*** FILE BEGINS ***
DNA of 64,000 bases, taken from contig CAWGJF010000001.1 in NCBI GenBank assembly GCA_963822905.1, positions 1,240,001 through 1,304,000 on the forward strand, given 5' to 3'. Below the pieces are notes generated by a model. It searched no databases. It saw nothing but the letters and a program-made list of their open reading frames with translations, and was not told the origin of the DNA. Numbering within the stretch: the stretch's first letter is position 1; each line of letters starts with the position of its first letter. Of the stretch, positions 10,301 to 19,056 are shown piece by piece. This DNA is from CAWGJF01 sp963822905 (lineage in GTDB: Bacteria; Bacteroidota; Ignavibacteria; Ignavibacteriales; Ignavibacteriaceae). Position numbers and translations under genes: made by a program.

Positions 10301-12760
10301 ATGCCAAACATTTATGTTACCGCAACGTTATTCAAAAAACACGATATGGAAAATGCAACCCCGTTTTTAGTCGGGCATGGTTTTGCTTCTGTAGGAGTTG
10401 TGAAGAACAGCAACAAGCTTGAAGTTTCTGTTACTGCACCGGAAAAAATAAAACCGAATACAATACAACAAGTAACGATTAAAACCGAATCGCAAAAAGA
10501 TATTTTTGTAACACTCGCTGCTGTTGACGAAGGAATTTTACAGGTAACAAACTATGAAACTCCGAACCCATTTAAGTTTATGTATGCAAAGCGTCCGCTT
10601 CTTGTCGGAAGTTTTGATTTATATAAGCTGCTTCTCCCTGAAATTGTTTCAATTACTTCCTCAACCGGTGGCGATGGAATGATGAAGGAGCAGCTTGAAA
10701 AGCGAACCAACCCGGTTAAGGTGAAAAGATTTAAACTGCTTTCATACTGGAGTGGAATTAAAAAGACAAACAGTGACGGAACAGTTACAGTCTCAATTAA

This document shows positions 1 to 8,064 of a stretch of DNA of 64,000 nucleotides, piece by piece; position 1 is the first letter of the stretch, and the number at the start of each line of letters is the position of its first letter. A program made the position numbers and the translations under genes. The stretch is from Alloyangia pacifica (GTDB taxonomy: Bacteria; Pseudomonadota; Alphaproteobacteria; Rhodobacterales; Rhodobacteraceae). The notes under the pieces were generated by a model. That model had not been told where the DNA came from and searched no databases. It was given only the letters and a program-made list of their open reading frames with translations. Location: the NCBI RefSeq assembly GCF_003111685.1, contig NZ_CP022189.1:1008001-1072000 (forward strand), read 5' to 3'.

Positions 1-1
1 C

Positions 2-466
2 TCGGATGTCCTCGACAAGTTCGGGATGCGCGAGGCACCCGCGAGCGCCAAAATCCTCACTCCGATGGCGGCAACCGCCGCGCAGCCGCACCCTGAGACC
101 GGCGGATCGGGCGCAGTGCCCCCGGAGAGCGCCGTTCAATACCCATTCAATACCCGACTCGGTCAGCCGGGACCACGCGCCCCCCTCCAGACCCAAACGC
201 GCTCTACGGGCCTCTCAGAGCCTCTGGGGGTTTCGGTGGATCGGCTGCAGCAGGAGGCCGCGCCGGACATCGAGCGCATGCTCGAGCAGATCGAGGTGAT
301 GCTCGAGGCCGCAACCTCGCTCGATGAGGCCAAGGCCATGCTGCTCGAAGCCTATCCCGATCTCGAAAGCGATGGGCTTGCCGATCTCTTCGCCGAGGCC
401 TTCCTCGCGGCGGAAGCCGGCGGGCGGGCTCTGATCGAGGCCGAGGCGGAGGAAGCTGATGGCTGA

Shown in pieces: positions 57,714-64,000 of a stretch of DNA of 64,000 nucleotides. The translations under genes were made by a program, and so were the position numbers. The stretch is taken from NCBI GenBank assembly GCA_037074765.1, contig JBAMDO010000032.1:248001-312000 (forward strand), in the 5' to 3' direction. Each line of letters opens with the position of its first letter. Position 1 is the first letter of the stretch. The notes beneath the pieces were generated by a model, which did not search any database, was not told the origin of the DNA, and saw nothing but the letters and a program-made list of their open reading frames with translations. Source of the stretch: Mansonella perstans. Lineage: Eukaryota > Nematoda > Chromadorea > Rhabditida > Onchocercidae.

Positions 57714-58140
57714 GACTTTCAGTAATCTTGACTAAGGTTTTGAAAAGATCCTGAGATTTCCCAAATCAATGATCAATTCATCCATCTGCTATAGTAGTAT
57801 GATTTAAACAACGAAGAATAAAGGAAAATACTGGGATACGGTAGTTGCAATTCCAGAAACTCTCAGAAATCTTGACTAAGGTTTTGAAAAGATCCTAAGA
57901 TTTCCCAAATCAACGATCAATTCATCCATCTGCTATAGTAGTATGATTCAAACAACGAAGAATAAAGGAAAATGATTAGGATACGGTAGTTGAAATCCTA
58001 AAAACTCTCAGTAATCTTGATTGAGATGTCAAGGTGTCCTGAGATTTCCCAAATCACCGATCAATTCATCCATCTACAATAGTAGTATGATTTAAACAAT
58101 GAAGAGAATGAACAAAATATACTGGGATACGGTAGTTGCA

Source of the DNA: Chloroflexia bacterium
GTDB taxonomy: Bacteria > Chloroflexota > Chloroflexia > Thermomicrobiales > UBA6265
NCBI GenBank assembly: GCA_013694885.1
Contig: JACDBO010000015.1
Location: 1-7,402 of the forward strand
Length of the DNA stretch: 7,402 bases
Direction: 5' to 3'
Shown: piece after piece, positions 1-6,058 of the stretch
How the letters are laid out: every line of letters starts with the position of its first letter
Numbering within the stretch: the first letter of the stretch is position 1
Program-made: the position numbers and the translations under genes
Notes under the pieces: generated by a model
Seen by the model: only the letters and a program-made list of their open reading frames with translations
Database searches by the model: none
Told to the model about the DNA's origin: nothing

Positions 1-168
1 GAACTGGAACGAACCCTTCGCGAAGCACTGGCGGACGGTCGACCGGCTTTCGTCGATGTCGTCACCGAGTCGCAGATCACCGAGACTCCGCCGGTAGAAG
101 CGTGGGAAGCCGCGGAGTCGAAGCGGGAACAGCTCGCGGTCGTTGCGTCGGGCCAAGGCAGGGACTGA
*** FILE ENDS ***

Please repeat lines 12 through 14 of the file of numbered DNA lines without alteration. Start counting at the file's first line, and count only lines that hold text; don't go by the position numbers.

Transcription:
2 TCGGATGTCCTCGACAAGTTCGGGATGCGCGAGGCACCCGCGAGCGCCAAAATCCTCACTCCGATGGCGGCAACCGCCGCGCAGCCGCACCCTGAGACC
101 GGCGGATCGGGCGCAGTGCCCCCGGAGAGCGCCGTTCAATACCCATTCAATACCCGACTCGGTCAGCCGGGACCACGCGCCCCCCTCCAGACCCAAACGC
201 GCTCTACGGGCCTCTCAGAGCCTCTGGGGGTTTCGGTGGATCGGCTGCAGCAGGAGGCCGCGCCGGACATCGAGCGCATGCTCGAGCAGATCGAGGTGAT